March 1 2015 Latest news:
Ben Woods, Business writer
Monday, March 3, 2014
An offshore oil and gas firm is urging more boys and girls to study physics amid “major concerns” that a shortage of graduate engineers is threatening the future of the energy industry.
Patrick Phelan, managing director of Aquaterra Energy, said the government, businesses and the education sector had failed to keep pace with the energy sector’s demand for degree-level engineers.
The UK currently trains 46,000 engineering graduates every year, while government estimates that the actual demand is 87,000 each year for the next 10 years.
The issue is set to come under the microscope at the Norfolk Showground on Wednesday and Thursday when Mr Phelan will speak on skills and training at the East of England Energy Group (EEEGR) southern North Sea energy conference.
“With such urgent demand across the industry there is an undisputed need to rapidly increase the number of boys and girls in schools and colleges who are studying and progressing in the relevant academic and vocational STEM subjects, particularly physics,” said Mr Phelan, whose firm Aquaterra has a base near Norwich International Airport.
“By the time they are applying to university, and considering engineering as a degree subject, it is often too late.
“If they haven’t studied both maths and physics at A-level, most of the best engineering degree courses will not be available to them.”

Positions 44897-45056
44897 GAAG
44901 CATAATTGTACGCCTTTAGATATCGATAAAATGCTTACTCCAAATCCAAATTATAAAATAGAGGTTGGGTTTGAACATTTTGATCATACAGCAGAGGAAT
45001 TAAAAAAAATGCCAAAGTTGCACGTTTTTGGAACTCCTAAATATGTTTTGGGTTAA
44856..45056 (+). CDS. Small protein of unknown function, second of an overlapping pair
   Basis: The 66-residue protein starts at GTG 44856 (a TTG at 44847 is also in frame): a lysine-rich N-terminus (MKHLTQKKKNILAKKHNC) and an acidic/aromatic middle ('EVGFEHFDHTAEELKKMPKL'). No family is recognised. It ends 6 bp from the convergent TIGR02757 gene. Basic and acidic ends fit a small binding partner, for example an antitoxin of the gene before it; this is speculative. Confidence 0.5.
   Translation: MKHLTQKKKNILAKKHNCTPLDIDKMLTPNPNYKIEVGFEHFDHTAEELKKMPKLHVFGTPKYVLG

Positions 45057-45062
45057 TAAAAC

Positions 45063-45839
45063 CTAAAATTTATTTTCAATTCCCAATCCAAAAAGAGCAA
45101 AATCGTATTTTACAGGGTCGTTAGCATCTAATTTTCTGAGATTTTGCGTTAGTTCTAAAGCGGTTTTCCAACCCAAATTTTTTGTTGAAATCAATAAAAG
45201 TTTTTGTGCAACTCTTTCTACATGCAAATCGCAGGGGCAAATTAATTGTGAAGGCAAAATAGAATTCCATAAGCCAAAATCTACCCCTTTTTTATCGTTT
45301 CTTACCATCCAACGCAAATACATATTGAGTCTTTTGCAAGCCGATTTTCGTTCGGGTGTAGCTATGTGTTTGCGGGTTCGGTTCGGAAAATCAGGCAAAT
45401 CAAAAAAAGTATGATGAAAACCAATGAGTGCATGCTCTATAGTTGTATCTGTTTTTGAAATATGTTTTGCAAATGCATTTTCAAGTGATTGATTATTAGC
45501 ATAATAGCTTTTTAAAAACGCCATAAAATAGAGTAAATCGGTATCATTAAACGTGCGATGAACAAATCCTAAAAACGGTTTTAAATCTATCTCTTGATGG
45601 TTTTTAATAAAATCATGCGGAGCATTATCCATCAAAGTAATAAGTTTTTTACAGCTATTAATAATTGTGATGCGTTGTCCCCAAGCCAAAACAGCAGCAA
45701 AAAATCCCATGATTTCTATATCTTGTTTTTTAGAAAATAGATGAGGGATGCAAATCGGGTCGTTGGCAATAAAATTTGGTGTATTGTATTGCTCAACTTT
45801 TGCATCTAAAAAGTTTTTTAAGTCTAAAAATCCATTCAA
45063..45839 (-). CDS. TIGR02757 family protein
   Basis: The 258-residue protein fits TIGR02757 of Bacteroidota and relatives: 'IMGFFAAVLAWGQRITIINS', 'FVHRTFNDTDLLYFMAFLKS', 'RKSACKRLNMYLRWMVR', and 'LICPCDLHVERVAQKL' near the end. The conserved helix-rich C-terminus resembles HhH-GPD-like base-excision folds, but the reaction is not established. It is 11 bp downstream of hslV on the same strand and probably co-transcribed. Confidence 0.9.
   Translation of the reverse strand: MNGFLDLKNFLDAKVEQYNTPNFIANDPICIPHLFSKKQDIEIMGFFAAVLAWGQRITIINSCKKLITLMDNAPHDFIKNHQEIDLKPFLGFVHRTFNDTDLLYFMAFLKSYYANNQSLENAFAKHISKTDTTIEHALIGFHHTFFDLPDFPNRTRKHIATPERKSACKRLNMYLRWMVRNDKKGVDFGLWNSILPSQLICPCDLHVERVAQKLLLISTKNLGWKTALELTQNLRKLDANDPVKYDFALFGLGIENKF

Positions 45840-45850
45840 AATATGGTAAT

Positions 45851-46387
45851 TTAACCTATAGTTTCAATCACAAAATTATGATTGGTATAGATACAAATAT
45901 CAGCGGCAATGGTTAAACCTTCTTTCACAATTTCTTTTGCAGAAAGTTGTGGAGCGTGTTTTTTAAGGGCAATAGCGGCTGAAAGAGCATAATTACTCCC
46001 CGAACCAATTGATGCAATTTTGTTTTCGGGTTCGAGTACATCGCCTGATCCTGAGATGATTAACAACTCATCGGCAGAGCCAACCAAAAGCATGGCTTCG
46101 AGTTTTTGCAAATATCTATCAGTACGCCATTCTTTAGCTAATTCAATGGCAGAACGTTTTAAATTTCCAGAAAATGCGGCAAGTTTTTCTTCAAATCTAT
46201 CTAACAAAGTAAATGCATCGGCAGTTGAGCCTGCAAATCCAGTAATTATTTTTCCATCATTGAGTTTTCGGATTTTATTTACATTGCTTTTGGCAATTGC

However, Dr Lawrence Coates, senior lecturer in engineering at the UEA, which recently launched an MSc course in energy engineering with environmental management, said: “The challenge of growing engineering from scratch must not be underestimated, but we are very keen to rise to it. At UEA we have seen the rapid growth of the separate School of Pharmacy and are keen to follow their trajectory to being best in the country.
“We have just advertised for both a lecturer and senior lecturer post and look forward to sustained growth of the teaching team. We are looking to recruit at least one mechanical engineering lecturer as we see growth in that direction as important for the region.”
Data from the Department for Education and Institute of Physics shows that only a fifth of girls who get an A* at physics GCSE go on to study the subject at A-level, compared with half of boys in the same position.
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